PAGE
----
Operational and structural difficulties facing the Official Injury Claim (OIC) portal are a “cause for real concern” and having a serious impact on access to justice, it has been claimed.
Sue Brown, chair of the Motor Accident Solicitors Society (MASS), said: “We were promised a seamless and efficient system, but have so far only seen an incomplete and largely untested system.
“The delays being caused to injured accident victims receiving fair compensation is having a serious impact on access to justice.”
Given the “reputational and contractual issues at stake”, Ms Brown said many law firms were reluctant to admit publicly that they were experiencing significant problems, resorting instead to manually submitting and managing claims.
“This is expensive, time consuming and hugely inefficient for a system which was billed as frictionless and straightforward.”
The OIC has been going since 31 May 2021 and the data from the first two quarters of its operation have already indicated clear trends – most notably that fewer than 10% of users are litigants in person.
Reflecting on the first eight months for the MASS magazine, Ms Brown said that while early glitches were understandable, “the continuing problems faced by professional users – who are handling over 90% of the claims going through OIC – are unacceptable”.
She continued: “The process is continuing to be ‘live tested’ months after launch with further problems regularly being identified as claims progress through the portal to new and previously untested stages.
“The frequency of updates and bug-fixes is slowly improving with more scheduled updates, but new issues continue to be discovered.”
Lawyers and insurers were both still experiencing major problems with the A2A interfacing, Ms Brown said.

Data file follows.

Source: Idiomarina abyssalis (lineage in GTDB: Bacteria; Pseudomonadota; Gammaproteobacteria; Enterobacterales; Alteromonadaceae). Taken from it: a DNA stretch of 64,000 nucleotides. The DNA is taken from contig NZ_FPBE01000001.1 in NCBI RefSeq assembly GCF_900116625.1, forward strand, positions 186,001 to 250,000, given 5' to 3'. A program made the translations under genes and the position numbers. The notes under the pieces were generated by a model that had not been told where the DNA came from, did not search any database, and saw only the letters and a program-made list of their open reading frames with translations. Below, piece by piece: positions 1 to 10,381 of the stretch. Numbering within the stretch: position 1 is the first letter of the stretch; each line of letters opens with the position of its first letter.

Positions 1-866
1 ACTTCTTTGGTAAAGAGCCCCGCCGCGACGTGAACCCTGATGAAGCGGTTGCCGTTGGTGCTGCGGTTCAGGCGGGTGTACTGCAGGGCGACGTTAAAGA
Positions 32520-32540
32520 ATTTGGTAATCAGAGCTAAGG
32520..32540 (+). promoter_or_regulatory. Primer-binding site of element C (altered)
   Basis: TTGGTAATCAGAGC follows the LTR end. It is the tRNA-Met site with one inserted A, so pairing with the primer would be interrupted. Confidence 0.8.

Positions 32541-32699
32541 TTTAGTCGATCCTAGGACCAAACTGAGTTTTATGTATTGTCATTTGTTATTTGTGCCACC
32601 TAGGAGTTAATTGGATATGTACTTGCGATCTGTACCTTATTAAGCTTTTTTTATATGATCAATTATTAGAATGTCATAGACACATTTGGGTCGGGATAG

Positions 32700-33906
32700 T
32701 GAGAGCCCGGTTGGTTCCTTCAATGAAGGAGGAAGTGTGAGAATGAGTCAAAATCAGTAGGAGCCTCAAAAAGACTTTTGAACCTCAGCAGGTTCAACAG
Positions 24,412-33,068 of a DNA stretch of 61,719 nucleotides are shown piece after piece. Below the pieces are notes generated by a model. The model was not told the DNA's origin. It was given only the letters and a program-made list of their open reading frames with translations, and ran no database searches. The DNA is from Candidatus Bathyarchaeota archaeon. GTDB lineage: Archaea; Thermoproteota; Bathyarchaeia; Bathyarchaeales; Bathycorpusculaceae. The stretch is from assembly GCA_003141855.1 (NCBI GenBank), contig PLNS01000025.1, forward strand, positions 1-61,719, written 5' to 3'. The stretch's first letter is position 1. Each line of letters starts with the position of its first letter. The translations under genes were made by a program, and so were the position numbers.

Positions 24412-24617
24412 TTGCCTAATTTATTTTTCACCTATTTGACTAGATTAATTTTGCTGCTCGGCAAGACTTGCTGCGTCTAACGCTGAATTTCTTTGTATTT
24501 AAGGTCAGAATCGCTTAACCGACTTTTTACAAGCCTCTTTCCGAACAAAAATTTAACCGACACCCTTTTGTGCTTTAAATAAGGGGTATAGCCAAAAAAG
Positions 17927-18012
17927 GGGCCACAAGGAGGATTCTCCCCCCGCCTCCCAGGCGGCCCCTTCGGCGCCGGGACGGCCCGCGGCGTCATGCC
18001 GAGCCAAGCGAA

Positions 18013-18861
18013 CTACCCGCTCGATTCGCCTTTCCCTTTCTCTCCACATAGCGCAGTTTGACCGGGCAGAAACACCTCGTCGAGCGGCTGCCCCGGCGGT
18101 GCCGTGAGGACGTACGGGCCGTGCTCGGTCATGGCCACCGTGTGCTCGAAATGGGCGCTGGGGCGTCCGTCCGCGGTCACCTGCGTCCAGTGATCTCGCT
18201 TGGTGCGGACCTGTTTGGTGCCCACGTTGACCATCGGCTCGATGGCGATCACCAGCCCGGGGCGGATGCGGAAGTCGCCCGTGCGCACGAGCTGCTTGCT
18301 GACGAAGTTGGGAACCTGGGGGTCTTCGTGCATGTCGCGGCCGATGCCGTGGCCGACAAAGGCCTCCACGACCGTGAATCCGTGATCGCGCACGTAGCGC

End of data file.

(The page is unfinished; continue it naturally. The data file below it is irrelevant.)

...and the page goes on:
“In-house IT developers are having to devote considerable resources to make their systems work.
“Claimant lawyers and insurers alike have worked hard over the past decade, with significant investment, to develop systems that work smoothly with claims that are processed through the claims portal, and they simply want to be able to do the same in the OIC.”
Given how costs have been slashed in the portal, it was “vital” that the system operated efficiently.
The low number of litigants in person – and indeed the “significant” fall in the number of claims being brought – was another measure by which the OIC must be judged.
“Taken together, both these operational and structural issues are cause for real concern,” Ms Brown said.
We reported in January that the Motor Insurers’ Bureau, which runs the OIC on behalf of the Ministry of Justice, is investigating why so few claimants are choosing to represent themselves.
Ms Brown said MASS has called on the MoJ to set up an OIC IT user group, an idea that has garnered favour with insurers.
“Resolving these issues as a matter of urgency will require significant commitment and resources, but it needs to be done,” she concluded.
“We were promised a gold-standard process, but at the moment we are no-where near the medal rostrum. For the sake of everyone – motor accident victims and professional users alike – this has to change soon.”